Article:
Talking to your Youth about the COVID-19 Vaccine
As the province ramps up its vaccination efforts once again, it can bring about a range of emotions, especially for youth.
It could bring excitement that there is now a more clear path for the return to “normal”, but it could also bring about anxiety and questions. Why can’t youth under 16 get vaccinated yet? What are the risks to their parents, grandparents and other family members getting the vaccine?
Here is a bit of background information on the two mRNA vaccines (Pfizer and Moderna) being distributed in Canada, and answers to a couple of questions your youth may be asking you.
The Pfizer Vaccine is being given to those over 16 years old in two doses spaced 21 days apart, and trials show it has a 95% effectiveness rate.
The Moderna Vaccine is being given to those over 18 years old in two doses spaced 28 days apart, with an effectiveness rate of 94.1%.
An mRNA Vaccine doesn’t inject any of the virus into your body. Instead, you are getting “blueprints” to the virus. Your body is going to read the information the vaccine provids and say, “Oh… I don’t like this guy. We need to prepare.”. That way, if you do end up catching COVID-19, your body is able to recognize and attack it quickly so you feel better faster and are less likely to have severe side effects.
Why Can’t I Have the Vaccine if I’m under 16/18?
When doing vaccine trials, Moderna and Pfizer didn’t start testing on youth and teenagers until much later, so there isn’t enough data yet to approve the vaccines for those under 16/18. Youth have more active immune systems than adults, so may react differently to the vaccine, and they often have less severe COVID-19 symptoms than adults. Both vaccines are now doing trials on youth aged 12 and up.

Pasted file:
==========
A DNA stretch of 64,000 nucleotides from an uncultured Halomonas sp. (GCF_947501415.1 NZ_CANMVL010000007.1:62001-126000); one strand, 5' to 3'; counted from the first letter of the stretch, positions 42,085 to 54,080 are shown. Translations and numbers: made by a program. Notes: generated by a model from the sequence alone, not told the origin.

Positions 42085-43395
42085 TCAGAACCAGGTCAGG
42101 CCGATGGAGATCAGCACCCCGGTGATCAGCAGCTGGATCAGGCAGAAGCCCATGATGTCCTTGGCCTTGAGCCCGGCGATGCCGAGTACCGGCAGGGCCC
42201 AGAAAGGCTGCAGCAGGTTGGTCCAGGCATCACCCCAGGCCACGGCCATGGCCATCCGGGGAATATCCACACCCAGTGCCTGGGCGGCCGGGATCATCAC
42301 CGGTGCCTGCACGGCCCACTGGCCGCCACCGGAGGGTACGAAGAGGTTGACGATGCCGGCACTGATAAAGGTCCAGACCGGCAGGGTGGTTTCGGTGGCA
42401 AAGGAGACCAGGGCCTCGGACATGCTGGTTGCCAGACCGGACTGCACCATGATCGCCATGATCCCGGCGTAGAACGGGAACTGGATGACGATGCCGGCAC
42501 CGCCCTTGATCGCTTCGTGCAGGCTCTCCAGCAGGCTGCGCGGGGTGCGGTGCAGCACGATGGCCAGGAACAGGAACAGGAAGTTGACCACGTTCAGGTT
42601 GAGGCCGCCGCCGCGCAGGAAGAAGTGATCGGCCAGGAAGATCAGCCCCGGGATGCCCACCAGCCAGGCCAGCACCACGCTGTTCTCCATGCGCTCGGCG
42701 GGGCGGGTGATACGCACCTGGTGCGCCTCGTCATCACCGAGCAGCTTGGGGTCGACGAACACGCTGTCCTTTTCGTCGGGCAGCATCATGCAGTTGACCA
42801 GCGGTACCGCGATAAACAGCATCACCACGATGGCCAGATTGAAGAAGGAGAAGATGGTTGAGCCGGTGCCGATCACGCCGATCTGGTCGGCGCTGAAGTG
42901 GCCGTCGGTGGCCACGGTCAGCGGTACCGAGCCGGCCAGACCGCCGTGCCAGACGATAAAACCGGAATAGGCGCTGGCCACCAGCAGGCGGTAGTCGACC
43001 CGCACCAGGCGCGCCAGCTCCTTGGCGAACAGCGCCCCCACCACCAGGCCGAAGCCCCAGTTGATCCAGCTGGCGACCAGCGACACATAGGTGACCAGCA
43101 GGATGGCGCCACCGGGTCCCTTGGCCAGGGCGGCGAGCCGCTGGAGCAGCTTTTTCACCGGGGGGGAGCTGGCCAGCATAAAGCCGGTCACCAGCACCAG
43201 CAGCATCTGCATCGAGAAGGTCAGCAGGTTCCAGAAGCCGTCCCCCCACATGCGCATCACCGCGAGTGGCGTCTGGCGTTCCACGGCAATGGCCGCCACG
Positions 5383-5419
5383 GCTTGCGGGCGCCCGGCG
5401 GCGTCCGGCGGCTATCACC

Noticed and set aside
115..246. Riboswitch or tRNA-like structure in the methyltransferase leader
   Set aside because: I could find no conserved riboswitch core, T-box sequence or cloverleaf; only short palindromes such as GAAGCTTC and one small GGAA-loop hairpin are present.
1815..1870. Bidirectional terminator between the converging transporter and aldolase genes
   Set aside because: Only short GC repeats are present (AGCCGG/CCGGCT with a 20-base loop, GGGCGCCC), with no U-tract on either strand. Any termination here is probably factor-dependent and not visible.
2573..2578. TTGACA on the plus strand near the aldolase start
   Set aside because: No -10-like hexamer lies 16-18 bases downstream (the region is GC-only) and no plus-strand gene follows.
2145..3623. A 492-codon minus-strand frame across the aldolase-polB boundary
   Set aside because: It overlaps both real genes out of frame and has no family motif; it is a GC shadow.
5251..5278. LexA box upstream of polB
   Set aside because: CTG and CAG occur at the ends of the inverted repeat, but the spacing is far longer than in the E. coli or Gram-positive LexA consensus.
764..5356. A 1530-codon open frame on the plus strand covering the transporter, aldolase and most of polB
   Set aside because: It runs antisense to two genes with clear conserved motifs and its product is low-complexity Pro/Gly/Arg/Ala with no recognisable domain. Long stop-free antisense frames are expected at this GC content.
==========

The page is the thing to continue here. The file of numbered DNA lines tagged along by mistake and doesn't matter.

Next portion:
Should I be Worried Watching my Parent get the Vaccine?
For youth that are nervous that their parents are receiving the vaccine – understanding that when they receive it – just like any new vaccine (and every year with the flu vaccine), the person must be monitored by a health care professional for at least 15-30 minutes. There have been no direct links to the COVID-19 vaccine causing death in individuals. Some individuals have had allergic reactions which is a concern we have in any vaccine being given, and part of why everyone is closely monitored afterwards.
Youth can expect their parents to possibly have a fever, muscle aches, fatigue – a general feeling of not feeling well for a couple of days. Many personal accounts state that after the first couple of days while their body created the immune response, they feel completely back to normal.
- From Ontario Ministry of Health: About Vaccines, Vaccine Administration, Vaccine Availability and Rollout, Approval Process and Safety, Vaccine Information Sheet
- Toronto Public Health COVID-19 Vaccines Fact Sheet
- Kitchener Today: Misconceptions Around COVID-19 Vaccines
- The Record: Pfizer and Moderna Vaccine FAQs
Share This PostShare on FacebookShare us on TwitterShare us on LinkedIn
"I focus on children and youth because they don't have the experience to cope with life's challenges that the rest of us do. They are our future, and I think it is important that we support them to keep their hopes and dreams alive."